===================================================

What should the ending balance be for the allowance account? -- Case 1 and Case 2

uncollectible accounts receivable31
Uncollectible Accounts Receivable

Percentage of Receivables

Case 1

Case 2

Actual balance (credit)

(150)

150

Desired balance

(5,800)

(5,800)

Adjustment

(5,650)

(5,950)

Journal entry – Case 1:

Bad debt expense 5,650

Allowance for doubtful accounts 5,650

uncollectible accounts receivable32
Uncollectible Accounts Receivable

Percentage of Receivables

Case 1

Case 2

Actual balance (credit)

(150)

150

Desired balance

(5,800)

(5,800)

Adjustment

(5,650)

(5,950)

Journal entry – Case 2:

Bad debt expense 5,950

Allowance for doubtful accounts 5,950

uncollectible accounts receivable33
Uncollectible Accounts Receivable

Summary

Percentage of Sales approach:

  • Bad debt expense estimate is related to a nominal account (Sales), any balance in the allowance account is ignored.
  • Therefore, the method achieves a proper matching of cost and revenues.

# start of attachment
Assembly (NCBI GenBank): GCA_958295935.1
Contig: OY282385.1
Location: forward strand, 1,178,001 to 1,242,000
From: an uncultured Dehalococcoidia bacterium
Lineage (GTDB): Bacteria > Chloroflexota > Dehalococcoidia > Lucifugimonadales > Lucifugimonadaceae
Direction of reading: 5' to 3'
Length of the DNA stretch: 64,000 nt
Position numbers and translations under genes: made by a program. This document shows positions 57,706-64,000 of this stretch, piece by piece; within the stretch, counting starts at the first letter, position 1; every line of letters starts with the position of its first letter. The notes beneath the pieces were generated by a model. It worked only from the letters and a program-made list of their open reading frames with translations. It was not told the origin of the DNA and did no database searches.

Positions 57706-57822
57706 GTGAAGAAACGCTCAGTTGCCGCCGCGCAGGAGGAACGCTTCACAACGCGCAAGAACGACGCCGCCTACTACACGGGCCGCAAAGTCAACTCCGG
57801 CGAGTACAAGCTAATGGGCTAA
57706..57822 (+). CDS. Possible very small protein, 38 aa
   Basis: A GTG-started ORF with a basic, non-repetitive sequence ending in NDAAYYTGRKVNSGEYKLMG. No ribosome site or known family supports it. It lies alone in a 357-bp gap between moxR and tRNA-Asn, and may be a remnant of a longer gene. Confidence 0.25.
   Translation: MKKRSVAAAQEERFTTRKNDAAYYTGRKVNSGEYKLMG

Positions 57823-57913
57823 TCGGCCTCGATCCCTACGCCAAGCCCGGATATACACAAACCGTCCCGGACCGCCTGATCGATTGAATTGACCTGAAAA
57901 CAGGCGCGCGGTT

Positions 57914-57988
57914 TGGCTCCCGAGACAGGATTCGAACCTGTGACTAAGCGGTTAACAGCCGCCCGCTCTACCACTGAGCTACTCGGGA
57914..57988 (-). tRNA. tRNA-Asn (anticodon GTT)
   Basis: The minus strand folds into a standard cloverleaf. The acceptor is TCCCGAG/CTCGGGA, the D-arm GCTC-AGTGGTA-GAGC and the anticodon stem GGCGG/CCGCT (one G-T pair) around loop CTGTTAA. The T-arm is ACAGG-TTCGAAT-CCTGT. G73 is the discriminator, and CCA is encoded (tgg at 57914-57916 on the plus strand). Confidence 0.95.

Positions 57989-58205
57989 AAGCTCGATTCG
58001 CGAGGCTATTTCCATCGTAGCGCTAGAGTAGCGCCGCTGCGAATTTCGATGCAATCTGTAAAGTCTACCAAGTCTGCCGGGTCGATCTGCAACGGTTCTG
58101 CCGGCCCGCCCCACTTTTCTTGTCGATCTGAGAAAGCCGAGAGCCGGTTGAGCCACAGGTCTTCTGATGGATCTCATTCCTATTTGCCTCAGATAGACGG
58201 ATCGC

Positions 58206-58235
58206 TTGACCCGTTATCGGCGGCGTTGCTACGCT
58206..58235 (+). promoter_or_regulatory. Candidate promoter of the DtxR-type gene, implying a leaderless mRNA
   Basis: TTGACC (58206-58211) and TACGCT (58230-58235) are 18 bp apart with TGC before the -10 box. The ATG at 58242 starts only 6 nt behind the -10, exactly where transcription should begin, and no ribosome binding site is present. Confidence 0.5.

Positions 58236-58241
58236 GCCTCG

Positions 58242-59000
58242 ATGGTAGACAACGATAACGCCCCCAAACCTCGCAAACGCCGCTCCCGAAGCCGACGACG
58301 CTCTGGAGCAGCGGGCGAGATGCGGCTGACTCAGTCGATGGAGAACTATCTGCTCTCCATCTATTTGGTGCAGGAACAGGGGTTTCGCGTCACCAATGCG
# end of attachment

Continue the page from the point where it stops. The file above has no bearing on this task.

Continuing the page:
Percentage of Receivables approach:

  • Results in a more accurate valuation of receivables on the balance sheet.
  • Method may also be applied using an aging schedule.
sales of receivables
Sales of Receivables

Factorsare finance companies or banks that buy receivables from businesses for a fee.

Illustration 7-16

sales of receivables35
Sales of Receivables

Sale Without Recourse

  • Purchaser assumes risk of collection
  • Transfer is outright sale of receivable
  • Seller records loss on sale
  • Seller use Due from Factor (receivable) account to cover discounts, returns, and allowances

Sale With Recourse

  • Seller guarantees payment to purchaser
  • Financial components approach used to record transfer
slide36

With Recourse & Without Recourse

Example p. 334

  • Crest factors $500,000 of A/R with Commercial Factor Inc.
  • Comm. Factor assesses a finance charge of 3% of A/R
    • THIS IS A COMMISION to Comm. Factor & LOSS to Crest (could be recorded as an expense if Crest normally factors it’s A/R)
  • Comm. Factor retains an amount equal to 5% of the A/R
    • THIS IS A LIABILITY to Comm. Factor & RECEIVABLE to Crest
    • Crest records this as a “Receivable from Factor” to indicate the amount that may be returned by the factor
  • Fair value of the recourse liability = $6,000
  • How are the Journal entries different for WITH RECOURSE & WITHOUT RECOURSE??
slide37

Effective interest method

  • Effective interest method
    • Example p. 329 interest-bearing notes